But the combined and cumulative effect of these and other regional food initiatives is to build that sense of place – rural to urban – that Michigan must strengthen. They’re doing it through new local commerce and community connections; they’re doing it by transforming diets, neighborhoods, and markets. And they are creating new opportunities for every corner of the state.

Everybody Wins
The opportunities presented here are not aimed at promoting one particular approach to farming, but at building new, more regional food systems that can benefit all of Michigan.

Local, sustainably raised food can reconnect cities with their surrounding farmland, attract children to healthy diets, and build new markets for farms and food entrepreneurs. It can produce new jobs, build public health, and attract more family and business investment to Michigan as the state’s regions become better places to live and work.

According to experts like Dr. Soji Adelaja, director of Michigan State University’s Land Policy Institute, the new good-food system—growing like grass through cracks in our industrial and suburban pavement—is a strategic economic asset for the state. Michigan becomes stronger on the national and world stage as its individual communities and regions embrace this emerging economic opportunity as part of their overall strategy to build healthy, happening places.

Dr. Adelaja, one of Michigan’s economic revitalization gurus, says that building more cohesive and vibrant regions—made of downtown cultural centers that are well connected to suburbs surrounded by rural areas that provide food, recreation, and nature—is fundamental to assuring Michigan’s future success.

“Michigan’s historical lock on prosperity—through its industrial infrastructure of capital, auto plants, skilled labor, and so forth—counts for less in the new, global economy,” says Dr. Adelaja. “The rules of success have changed.”

In this new era, success is much more about becoming a place where young people want to live, because their presence in turn makes it a place where companies looking for the best young employees will want to go. That means offering a great quality of life for everyone, and regional food systems can and should be an important part of that.

The time is right for Michigan to act on the economic development potential of building more regional food systems. Demand is strong. Supply is growing. New market infrastructure, such as distribution, is emerging. And support is coming from many directions.

How Did We Get Here?
The first step, however, is to examine how we came to ship so much food produced in Michigan to places so far from home—and what it could mean if we again produced more for ourselves and our Midwest neighbors.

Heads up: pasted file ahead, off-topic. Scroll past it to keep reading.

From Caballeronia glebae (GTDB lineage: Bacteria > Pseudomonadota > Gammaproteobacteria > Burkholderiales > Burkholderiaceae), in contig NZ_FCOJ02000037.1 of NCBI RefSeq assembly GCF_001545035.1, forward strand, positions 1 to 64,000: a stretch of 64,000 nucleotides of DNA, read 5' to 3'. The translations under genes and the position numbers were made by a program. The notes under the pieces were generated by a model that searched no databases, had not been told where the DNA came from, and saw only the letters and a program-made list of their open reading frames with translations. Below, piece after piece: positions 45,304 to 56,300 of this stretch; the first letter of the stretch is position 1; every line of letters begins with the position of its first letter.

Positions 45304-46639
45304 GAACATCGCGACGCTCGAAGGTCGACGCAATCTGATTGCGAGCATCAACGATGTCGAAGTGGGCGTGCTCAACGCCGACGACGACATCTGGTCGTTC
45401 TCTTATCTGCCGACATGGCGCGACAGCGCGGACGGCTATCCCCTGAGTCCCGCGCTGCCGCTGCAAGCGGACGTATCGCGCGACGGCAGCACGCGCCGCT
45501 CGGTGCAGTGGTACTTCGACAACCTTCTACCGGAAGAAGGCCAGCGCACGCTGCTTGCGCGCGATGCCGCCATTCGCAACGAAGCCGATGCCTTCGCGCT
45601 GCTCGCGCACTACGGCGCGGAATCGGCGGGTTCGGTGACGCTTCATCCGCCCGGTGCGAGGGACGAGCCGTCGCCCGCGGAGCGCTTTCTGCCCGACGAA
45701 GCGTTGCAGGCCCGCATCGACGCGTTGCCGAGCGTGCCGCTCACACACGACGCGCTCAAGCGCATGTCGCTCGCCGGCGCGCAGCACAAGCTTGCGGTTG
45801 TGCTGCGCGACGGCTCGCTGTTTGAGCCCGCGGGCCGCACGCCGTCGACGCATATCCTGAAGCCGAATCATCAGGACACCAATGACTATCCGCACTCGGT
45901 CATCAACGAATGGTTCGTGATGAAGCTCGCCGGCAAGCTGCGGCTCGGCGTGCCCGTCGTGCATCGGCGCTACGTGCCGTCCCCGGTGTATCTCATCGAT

After all, even though Michigan is second only to California in its great diversity of crops, finding fresh Michigan strawberries in season at your nearest grocery store is a chore. That’s because big grocery retailers, which have consolidated into a few national and international concerns, buy only large volumes of fruit tough enough to be moved cross-country.

It wasn’t always like that, says Lee LeVanway, manager of the wholesale, farmer-owned Benton Harbor Fruit Market. Recently he compared the volume of Michigan and northern Indiana strawberries that moved through that market in 1952 with the amount that moved through it in 2008.

“More than 350,000 16-quart crates of strawberries were delivered to the market on one day in 1952—350 semi-loads,” Mr. LeVanway said. “This year, we’ve had less than 3,000 crates. We’ve lost 99 percent of our strawberry production not because we don’t grow good strawberries but because the chain stores won’t buy them anymore.”

Since 1952, the total number of Michigan farms dropped by two-thirds, from 151,000 to nearly 53,000. Most that survived adjusted to the food industry’s drive for large quantities of low-cost food by getting bigger so they could fit into a mass-production system. The best bet for Michigan’s fruit and vegetable producers was to grow crops for processing companies that freeze, dry, can, and make juice from produce.

That’s a big reason why most of the $1.9 billion of higher-value fresh fruits and vegetables we eat in Michigan comes from other states and countries. Michigan produces premier fruits and vegetables, but our climate’s tender peaches and juicy apples, for example, are less able to stand up to thousands of miles of travel like fruit from drier climates like Washington and California. Michigan produce, therefore, shows up in potato chips and apple juice, not in fresh market aisles. Fully 74 percent of Michigan’s fruits and 44 percent of its vegetables go into processed products.

That’s not bad: Food processing has kept many thousands of acres of farmland in business and helped keep Michigan agriculture a driving economic force in the state, neck and neck with tourism as the state’s second-largest industries. In total, the state’s farm and food sector has an annual economic impact of nearly $64 billion.

But industrial agriculture forces are still pushing Michigan farmers, most at retirement age, off their land. Meanwhile, Michigan and other Midwest consumers are looking for tasty tree-ripened peaches, and for beef and pork raised on nearby farms but having a difficult time finding these products.

In Part Two of See the Local Difference, Patty Cantrell looks at the opportunities and challenges of building a local food economy, and some of the successes that several initial steps are generating. Patty directs the Michigan Land Use Institute Entrepreneurial Agriculture Program. Reach her at pattyc@mlui.org.